The successful management of almond orchard pests is critical to protect the quality and yield of California Almonds, both for the current year and for years to come. A good pest management program also helps prevent potential food safety issues while keeping crop inputs from becoming environmental concerns. Resources for information on pest management in almonds: UC IPM Pest Management Guidelines
Integrated Pest Management
Integrated pest management (IPM) is an ecosystem-based approach that emphasizes the balanced use of multiple tactics (nonchemical and chemical) to effectively manage pests. IPM focuses on preventive practices first because prevention is the first step in minimizing pest problems. The next step is to use recommended practices for monitoring pests and their symptoms as the basis for deciding if and when to control them. And finally, practices have been described for the effective and safe use of tactics to control economically damaging pest populations.
Control tactics may include mating disruption, cultural or biological controls, beneficial insects and the judicious use of pesticides, when necessary. Newer, softer pest management materials and non-pesticide options allow almond growers to plan an IPM program that protects not only this year’s crop, but also the long-term life of the orchard and surrounding environment.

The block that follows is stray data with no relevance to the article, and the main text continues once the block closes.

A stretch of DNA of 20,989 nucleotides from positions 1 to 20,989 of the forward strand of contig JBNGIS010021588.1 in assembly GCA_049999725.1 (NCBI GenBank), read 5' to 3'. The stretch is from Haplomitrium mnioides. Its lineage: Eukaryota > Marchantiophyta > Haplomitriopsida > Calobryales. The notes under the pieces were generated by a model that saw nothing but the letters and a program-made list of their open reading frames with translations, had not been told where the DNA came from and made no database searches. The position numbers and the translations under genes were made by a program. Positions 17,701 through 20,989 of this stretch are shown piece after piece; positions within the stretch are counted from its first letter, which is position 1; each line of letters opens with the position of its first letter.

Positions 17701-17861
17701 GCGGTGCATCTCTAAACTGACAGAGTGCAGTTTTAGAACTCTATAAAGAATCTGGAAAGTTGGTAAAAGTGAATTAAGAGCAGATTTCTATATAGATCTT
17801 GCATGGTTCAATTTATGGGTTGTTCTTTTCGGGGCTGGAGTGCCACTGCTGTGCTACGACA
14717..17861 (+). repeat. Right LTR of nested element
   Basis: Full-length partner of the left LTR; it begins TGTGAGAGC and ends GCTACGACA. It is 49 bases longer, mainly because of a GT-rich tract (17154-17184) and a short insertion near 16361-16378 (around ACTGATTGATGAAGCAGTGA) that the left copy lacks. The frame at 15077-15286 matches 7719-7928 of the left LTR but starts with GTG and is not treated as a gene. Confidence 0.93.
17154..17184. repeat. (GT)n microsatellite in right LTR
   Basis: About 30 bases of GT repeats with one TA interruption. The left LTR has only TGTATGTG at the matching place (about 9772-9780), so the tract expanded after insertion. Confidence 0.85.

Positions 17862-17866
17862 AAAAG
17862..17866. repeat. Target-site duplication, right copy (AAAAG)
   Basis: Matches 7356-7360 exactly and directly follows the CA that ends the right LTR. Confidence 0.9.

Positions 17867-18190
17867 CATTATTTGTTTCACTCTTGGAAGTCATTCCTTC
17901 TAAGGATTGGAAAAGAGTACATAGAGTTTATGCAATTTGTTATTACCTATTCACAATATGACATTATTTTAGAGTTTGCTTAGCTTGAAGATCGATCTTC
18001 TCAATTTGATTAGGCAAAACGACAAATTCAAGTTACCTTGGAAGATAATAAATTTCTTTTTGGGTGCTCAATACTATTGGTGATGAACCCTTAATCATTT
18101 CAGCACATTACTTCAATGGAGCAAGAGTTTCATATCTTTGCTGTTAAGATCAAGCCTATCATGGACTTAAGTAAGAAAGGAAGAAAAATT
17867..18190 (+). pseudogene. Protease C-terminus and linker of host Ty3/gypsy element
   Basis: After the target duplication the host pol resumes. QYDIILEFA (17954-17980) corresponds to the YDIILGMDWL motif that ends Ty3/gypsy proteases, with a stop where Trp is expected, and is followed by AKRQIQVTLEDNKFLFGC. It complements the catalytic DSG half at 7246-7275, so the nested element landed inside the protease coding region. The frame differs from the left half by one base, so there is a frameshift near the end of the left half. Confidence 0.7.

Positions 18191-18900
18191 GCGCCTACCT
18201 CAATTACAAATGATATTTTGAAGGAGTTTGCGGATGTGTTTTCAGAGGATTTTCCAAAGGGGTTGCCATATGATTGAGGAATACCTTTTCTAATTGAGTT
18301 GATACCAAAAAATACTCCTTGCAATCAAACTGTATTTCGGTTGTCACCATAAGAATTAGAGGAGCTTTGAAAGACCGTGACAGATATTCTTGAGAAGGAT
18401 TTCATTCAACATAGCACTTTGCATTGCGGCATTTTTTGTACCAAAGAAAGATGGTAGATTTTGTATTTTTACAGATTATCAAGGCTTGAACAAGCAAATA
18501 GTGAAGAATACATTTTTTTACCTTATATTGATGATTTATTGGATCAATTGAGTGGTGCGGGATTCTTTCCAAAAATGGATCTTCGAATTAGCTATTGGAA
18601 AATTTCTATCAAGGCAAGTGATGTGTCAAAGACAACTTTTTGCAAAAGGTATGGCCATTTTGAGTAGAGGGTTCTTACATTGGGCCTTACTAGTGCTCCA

The Almond Board of California has funded pest management research since 1973 in order to provide almond growers with science-based, IPM solutions for many pest problems. The results of these award-winning research programs are available to growers through this website as well as University of California Agriculture and Natural Resources publications and online pest management guidelines.
The navel orangeworm (NOW) is the primary insect pest of almonds in California. It poses a high risk to an almond crop because the worms bore into the nut and feed on the nutmeat. Not only is the nut damaged, but the feeding opens the door to Aspergillus molds, which can produce aflatoxin contamination. Aflatoxins are considered a serious food safety issue and are regulated throughout the world.
Growers must take four critical steps in their IPM program to minimize navel orangeworm damage and risk of aflatoxin:
Winter sanitation to remove and destroy mummy nuts
Monitoring of NOW populations and timing of adult NOW moth flights
In-season control of NOW with insecticides or biological control agents
Prompt harvest before a third generation of NOW develops
In addition to navel orangeworm, almonds are subject to an array of insect and mite pests, including peach twig borer, San Jose scale and web-spinning mites. Information on these pests is included in the above resources.
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